I was thinking of writing about the Modern Meeting – Planning Stage but I need some more time to complete the post. Instead, I’m going to list the 7 Principles of the Modern Meeting that Al Pittampalli lists in his book, Read This Before Our Next Meeting, because I believe these are the best rules to follow:
- supports a decision that has already been made.
- The Modern Meeting isn’t about finding a decision. I decision is supposed to have been made before a meeting can take place. Then the actual meeting is about that decision and how to move forward.
- moves fast and ends on schedule.
- Time your meetings, move fast, and end on time because meetings are about getting work done and moving forward with the decision.
- limits the number of attendees.
- Limit the number of attendees by not inviting people who will not contribute. Attendees need to have the freedom to decline meetings if they feel they can either not come prepared or if they have nothing to contribute. Many people attend meetings because they feel like there job depends on it. Meeting organizers and companies need to remove this obligation from their company culture.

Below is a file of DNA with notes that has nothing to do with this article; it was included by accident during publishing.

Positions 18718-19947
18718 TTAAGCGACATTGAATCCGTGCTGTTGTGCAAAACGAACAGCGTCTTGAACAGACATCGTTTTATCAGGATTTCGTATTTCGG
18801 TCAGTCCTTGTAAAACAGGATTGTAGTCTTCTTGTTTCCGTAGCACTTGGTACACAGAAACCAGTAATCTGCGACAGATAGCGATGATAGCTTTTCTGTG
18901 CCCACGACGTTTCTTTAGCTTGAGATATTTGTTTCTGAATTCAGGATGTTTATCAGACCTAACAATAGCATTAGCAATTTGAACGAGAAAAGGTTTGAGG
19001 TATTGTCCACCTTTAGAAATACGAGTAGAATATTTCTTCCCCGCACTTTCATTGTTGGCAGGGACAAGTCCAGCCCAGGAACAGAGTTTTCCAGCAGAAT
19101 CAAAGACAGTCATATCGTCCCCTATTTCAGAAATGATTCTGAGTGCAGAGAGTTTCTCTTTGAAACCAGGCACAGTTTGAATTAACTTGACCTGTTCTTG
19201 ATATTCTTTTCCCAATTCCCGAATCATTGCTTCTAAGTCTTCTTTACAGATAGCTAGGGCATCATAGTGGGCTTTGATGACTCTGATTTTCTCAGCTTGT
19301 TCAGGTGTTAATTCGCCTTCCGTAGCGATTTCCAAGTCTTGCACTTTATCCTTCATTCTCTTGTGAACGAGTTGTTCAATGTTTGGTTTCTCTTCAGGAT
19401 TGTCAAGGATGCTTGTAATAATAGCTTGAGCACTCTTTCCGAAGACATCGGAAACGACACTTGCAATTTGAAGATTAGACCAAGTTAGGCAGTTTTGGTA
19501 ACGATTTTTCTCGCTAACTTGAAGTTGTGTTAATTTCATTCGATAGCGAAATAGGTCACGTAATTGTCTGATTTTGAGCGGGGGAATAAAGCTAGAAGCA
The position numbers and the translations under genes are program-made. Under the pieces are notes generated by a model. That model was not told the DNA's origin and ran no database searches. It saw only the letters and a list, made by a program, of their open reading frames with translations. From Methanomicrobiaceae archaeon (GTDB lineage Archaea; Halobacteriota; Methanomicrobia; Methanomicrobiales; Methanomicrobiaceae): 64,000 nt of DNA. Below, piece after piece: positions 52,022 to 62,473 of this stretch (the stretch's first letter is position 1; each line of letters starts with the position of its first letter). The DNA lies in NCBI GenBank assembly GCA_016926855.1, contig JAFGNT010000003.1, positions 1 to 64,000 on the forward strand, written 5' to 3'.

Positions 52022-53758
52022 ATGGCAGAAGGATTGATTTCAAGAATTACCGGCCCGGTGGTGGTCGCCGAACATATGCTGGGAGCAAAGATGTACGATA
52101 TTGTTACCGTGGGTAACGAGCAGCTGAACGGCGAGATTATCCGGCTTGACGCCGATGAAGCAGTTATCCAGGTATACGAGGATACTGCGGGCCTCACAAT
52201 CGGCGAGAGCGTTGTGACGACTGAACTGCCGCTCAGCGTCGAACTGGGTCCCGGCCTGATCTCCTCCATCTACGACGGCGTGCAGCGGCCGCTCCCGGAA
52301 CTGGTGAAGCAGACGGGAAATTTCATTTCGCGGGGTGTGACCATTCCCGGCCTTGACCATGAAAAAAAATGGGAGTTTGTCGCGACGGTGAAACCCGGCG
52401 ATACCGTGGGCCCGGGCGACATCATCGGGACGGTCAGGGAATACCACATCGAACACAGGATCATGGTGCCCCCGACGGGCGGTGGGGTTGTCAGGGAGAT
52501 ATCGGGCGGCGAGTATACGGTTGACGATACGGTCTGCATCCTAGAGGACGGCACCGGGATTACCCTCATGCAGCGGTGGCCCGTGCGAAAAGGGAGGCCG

- rejects the unprepared.
- Reject the unprepared by refusing to allow people to show up to meetings unprepared and enforcing consequences if people show up unprepared. Agenda’s and prework must be completed before the meeting. Attendees need to realize that being unprepared may mean that you will not be invited back to the meeting.
- produces committed action plans.
- Each meeting needs to produce a committed action plan where one person is the owner of each next action and they’re committed to complish this action and report back to the group.
- refuses to be informational. Reading memos is mandatory.
- The Modern Meeting is not an information session, reading memos is manadatory so every participant can contribute to the meeting and time is not wasted by educating attendees about the contents of the memo.
- works only alongside a culture of brainstorming.
- Lastly, the Modern Meeting works along a culture of brainstorming. Brainstorming is the anti-meeting and the two should not be intertwined. Meetings are about the decision we already made. Brainstorming is about the creating of the ideas that could eventually lead to decisions. That could eventually lead to meetings to execute on those decisions.
In another blog post, maybe my next post, I’ll go over Al’s 10 ground rules of brainstorming.